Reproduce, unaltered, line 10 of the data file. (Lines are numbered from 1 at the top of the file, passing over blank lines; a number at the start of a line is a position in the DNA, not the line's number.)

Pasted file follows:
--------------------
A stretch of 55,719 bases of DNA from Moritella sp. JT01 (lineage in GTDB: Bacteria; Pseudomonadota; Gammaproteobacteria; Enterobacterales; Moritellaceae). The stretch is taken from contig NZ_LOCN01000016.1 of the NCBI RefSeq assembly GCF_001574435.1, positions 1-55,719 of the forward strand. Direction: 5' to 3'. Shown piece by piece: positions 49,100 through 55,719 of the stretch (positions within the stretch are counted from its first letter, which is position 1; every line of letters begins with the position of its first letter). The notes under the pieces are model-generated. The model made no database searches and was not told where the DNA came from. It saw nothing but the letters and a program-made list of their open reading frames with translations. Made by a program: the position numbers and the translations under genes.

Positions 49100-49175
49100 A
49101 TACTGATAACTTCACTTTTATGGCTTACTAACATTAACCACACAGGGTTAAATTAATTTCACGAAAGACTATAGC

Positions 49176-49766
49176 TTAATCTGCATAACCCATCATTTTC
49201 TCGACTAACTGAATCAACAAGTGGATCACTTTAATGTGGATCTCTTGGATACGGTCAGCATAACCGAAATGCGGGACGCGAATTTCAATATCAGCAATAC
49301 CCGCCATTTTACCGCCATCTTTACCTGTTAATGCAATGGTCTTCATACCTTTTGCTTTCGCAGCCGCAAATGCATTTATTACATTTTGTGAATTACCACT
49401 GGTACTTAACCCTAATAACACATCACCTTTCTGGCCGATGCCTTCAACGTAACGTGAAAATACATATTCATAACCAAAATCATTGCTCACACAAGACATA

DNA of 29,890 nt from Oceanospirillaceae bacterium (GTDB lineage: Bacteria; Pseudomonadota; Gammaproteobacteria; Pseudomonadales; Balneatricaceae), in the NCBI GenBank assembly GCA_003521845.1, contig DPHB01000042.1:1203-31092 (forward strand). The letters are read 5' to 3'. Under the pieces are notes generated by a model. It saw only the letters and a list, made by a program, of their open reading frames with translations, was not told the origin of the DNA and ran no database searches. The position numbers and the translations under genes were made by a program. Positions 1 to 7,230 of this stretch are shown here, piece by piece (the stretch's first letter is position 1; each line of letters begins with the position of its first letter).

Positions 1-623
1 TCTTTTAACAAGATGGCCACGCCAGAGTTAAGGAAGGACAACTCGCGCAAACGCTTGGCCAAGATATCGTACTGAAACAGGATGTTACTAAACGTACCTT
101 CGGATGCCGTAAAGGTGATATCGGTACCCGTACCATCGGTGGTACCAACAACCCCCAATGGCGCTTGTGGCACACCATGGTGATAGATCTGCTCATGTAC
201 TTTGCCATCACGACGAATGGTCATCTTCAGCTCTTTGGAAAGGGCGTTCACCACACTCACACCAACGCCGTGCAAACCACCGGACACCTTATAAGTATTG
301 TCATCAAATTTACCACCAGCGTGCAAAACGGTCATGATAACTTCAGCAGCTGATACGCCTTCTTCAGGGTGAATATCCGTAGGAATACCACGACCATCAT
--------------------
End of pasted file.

DNA of 29,890 nt from Oceanospirillaceae bacterium (GTDB lineage: Bacteria; Pseudomonadota; Gammaproteobacteria; Pseudomonadales; Balneatricaceae), in the NCBI GenBank assembly GCA_003521845.1, contig DPHB01000042.1:1203-31092 (forward strand). The letters are read 5' to 3'. Under the pieces are notes generated by a model. It saw only the letters and a list, made by a program, of their open reading frames with translations, was not told the origin of the DNA and ran no database searches. The position numbers and the translations under genes were made by a program. Positions 1 to 7,230 of this stretch are shown here, piece by piece (the stretch's first letter is position 1; each line of letters begins with the position of its first letter).